Football movies generally open in the mid-teens in the late summer and fall. 2006's Mark Wahlberg vehicle Invincible scored $17 million in its first three days, while Dwayne "The Rock" Johnson's Gridiron Gang managed a $14.4 million opening a few weeks later. It does not appear that The Express has enough traction to match the $20 million-plus openings for 2000's Remember the Titans or 2004's Friday Night Lights. I am pegging this biopic for a possible $14.1 million.
There is generally room for an R-rated horror flick at this time of year, and Sony's Quarantine fits the bill. Throw together a rare strain of rabies in a confined apartment building with lots of shaky camera work and plenty of screaming (courtesy of The Exorcism of Emily Rose star Jennifer Carpenter), and you probably have a decent little low-budget hit. This one could scare up $11.5 million or so, and a possible fourth-place finish.
The strong-holding Shia LaBeouf thriller Eagle Eye (DreamWorks/Paramount) is likely to spend another week in the Top 5. The D.J. Caruso-directed blockbuster may bank as much as $10 million more, staying on target for something north of $90 million domestic. That would mean just a 45 percent dip from its strong second weekend.
The lushly-appointed Saul Bibb costume drama The Duchess (Paramount Vantage), starring Keira Knightley and Ralph Fiennes, is poised for a tidy expansion to about 1,100 playdates. With strong reviews and a heap of female appeal, this look at 18th-century notoriety may grab close to $6 million.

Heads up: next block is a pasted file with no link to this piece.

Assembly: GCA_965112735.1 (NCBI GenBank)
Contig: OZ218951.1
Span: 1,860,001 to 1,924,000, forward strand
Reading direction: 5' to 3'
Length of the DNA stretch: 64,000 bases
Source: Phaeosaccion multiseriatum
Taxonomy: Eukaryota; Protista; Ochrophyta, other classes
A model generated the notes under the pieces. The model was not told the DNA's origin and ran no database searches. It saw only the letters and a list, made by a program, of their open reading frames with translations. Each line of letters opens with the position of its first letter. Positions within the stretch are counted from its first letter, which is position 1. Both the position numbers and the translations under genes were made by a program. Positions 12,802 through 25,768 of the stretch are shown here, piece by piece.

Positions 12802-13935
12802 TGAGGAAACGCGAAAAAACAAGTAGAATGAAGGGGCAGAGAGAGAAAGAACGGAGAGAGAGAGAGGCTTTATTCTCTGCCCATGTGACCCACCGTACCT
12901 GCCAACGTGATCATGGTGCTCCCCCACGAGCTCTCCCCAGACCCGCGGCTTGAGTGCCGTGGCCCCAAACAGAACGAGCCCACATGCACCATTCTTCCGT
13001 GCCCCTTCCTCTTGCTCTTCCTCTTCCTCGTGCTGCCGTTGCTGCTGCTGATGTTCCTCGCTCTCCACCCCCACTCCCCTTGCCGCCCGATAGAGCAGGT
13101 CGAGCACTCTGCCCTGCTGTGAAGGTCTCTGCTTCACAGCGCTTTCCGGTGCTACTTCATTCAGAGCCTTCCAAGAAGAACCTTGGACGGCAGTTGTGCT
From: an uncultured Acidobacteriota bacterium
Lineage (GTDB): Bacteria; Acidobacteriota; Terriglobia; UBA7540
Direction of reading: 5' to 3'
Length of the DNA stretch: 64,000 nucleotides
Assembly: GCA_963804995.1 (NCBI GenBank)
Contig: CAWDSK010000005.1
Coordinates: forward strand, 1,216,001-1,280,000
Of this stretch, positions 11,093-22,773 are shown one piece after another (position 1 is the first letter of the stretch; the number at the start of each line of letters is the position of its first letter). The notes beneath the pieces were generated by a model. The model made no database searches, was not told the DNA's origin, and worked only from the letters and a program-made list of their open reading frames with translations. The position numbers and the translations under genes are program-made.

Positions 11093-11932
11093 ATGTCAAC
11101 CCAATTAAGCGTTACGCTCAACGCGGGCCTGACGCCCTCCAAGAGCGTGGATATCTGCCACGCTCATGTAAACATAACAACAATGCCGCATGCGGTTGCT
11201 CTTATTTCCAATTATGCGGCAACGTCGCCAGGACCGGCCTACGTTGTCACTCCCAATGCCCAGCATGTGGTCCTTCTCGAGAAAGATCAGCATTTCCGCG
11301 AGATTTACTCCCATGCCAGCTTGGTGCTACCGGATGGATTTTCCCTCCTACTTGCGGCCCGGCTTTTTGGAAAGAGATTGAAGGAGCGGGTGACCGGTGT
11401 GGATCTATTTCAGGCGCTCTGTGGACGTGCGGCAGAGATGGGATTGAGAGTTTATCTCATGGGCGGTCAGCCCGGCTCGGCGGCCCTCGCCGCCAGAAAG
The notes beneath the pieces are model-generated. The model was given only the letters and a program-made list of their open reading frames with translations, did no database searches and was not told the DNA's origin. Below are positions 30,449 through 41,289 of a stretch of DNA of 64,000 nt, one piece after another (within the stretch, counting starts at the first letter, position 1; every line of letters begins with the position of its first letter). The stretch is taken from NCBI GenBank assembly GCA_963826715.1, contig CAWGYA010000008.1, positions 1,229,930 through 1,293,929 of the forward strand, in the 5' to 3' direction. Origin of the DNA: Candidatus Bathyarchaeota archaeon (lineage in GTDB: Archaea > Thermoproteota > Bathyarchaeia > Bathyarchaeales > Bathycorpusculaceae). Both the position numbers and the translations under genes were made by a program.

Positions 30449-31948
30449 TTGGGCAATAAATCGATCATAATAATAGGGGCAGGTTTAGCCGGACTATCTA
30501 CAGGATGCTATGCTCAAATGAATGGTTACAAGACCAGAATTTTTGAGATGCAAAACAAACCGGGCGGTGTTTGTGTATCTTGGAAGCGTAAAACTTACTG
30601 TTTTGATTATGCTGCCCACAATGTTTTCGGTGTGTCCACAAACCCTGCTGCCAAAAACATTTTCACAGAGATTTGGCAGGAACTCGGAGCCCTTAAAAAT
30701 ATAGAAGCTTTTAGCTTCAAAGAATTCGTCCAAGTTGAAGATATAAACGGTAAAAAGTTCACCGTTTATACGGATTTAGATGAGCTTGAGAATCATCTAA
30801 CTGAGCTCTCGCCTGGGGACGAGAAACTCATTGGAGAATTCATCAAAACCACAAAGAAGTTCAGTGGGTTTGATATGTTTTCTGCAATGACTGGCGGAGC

The other wide release is the Walden Media and Playtone co-production of City of Ember, being distributed by 20th Century Fox. The Playtone name means that Tom Hanks is the producer, but this one will not necessarily appear near the top of his resume. There is a lot of talent in the cast including Oscar nominees Bill Murray (Lost in Translation), Saoirse Ronan (Atonement) and Marianne Jean-Baptiste (Secrets & Lies), and Oscar winners Tim Robbins (Mystic River) and Martin Landau (Ed Wood), but the movie is only being screened for critics late in the game. This fantastical family film is unlikely to crack $5 million, and probably has a ceiling of $3.5 million.
FINAL PREDICTIONS FOR THE WEEKEND OF OCTOBER 10
1. NEW Body of Lies (Warner Bros.) — $17.5 million
2. Beverly Hills Chihuahua (Disney) — $16.6 million
3. NEW The Express (Universal) — $14.1 million
4. NEW Quarantine (Sony) — $11.5 million
5. Eagle Eye (DreamWorks/Paramount) — $10 million
6. Nick & Norah's Infinite Playlist (Sony) — $6.1 million
7. The Duchess (Paramount Vantage) — $5.9 million
8. Nights in Rodanthe (Warner Bros.) — $3.9 million
9. NEW City of Ember (20th Century Fox) — $3.5 million
10. Apaloosa (Warner Bros.) — $3 million
* Religulous (Lionsgate) — $2.1 million
* Fireproof (IDP Films/Samuel Goldwyn) — $2 million
* An American Carol (Vivendi) — $1.75 million
* Flash of Genius (Universal) — $1.3 million